RESPITE: Annual Report 1999: Scientific Highlights: Dealing with Missing Data

(RESPITE logo)

Dealing with Missing Data


In the Missing Data approach, the theme is to base recognition only on those spectral-temporal regions which have been identified as carrying reliable speech evidence.

Even at very low SNRs some spectral-temporal regions contain reasonably `clean' speech. The idea is illustrated in the figure below. The left panel shows a spectral-temporal representation of speech mixed with factory noise. The centre panel shows the same mixture through a so-called `a priori mask' which uses knowledge of the unmixed signals to select regions where the speech has more energy than the noise. The right hand panel shows how we can approximate this `ideal' mask using noise estimation techniques.

Speech + Factory Noise A priori Mask Estimated Mask
screenshot
SNR = 20 dB --10 dB --0 dB
Using the buttons above you can see that as the SNR is reduced fewer and fewer reliable points remain in the masks. Missing data speech recognition techniques have to be able to cope with the sparse representations that remain when the unreliable data has been removed.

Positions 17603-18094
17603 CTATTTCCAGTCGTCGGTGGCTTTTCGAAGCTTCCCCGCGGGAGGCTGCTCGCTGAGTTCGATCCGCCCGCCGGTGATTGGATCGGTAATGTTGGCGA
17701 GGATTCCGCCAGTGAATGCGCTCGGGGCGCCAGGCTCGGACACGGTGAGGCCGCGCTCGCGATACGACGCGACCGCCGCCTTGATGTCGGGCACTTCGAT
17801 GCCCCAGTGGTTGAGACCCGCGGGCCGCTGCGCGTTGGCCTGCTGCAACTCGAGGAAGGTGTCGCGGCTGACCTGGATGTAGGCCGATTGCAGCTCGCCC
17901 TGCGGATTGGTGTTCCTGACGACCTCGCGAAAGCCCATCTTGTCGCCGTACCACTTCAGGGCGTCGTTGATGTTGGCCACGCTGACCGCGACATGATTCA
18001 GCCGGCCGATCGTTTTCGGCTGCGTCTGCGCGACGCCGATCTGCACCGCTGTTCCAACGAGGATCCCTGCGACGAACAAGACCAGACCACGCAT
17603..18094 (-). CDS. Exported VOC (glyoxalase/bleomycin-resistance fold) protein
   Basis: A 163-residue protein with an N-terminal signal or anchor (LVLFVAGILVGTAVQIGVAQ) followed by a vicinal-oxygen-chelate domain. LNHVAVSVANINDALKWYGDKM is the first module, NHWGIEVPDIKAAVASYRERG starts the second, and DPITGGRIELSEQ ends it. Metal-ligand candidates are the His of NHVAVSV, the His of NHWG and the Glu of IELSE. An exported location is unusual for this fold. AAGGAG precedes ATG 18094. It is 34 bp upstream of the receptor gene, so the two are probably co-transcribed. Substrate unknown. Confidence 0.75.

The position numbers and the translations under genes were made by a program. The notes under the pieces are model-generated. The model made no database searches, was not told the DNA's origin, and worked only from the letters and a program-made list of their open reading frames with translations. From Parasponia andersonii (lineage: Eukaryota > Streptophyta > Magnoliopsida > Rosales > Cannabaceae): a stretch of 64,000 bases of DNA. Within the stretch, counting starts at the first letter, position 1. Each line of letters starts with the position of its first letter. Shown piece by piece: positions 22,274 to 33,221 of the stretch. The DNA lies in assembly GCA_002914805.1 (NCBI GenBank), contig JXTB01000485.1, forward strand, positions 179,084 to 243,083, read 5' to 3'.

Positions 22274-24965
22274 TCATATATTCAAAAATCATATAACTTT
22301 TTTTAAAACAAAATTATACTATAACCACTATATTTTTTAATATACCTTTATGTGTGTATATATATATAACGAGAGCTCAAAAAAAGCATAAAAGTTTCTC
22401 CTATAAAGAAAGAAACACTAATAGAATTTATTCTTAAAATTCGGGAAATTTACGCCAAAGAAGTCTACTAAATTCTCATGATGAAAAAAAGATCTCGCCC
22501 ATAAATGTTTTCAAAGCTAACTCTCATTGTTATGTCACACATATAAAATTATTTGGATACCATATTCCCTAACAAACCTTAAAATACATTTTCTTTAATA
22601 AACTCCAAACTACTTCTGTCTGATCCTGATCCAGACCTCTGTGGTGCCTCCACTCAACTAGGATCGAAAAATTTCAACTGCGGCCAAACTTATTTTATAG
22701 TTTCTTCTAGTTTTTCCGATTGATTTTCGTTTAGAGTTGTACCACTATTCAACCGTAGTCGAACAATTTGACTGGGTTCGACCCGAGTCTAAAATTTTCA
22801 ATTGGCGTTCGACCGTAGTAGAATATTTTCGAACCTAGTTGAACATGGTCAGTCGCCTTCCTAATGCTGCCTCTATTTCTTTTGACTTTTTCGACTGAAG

Missing Data Recognition Methods (Sheffield)

Two missing data methods have been formalised in a probabilistic framework and tested within the context of statistical speech recognition (with Continuous Density Hidden Markov Models). The `Marginalisation' method essentially integrates over all possible values of the missing data, whereas in `State-based Imputation' the idea is to estimate missing data values conditioned on the present data and the recognition hypothesis. Both approaches benefit greatly by using data limits - in an energy-based acoustic representation, missing speech values must lie between 0 and the total energy in the mixture.

The following figure illustrates that using simple noise estimates to identify reliable data it is possible to achieve recognition performance close to that obtained by `cheating' (using knowledge of the speech and noise separately before mixing) down to around 10 dB SNR.

Missing data results graph

In a series of experiments on connected digit recognition using the AURORA task we have shown, for instance, that robust performance can be obtained in speech mixed with helicopter noise at 0dB SNR. In this case, only xx% of the spectro-temporal `pixels' are taken to be reliable.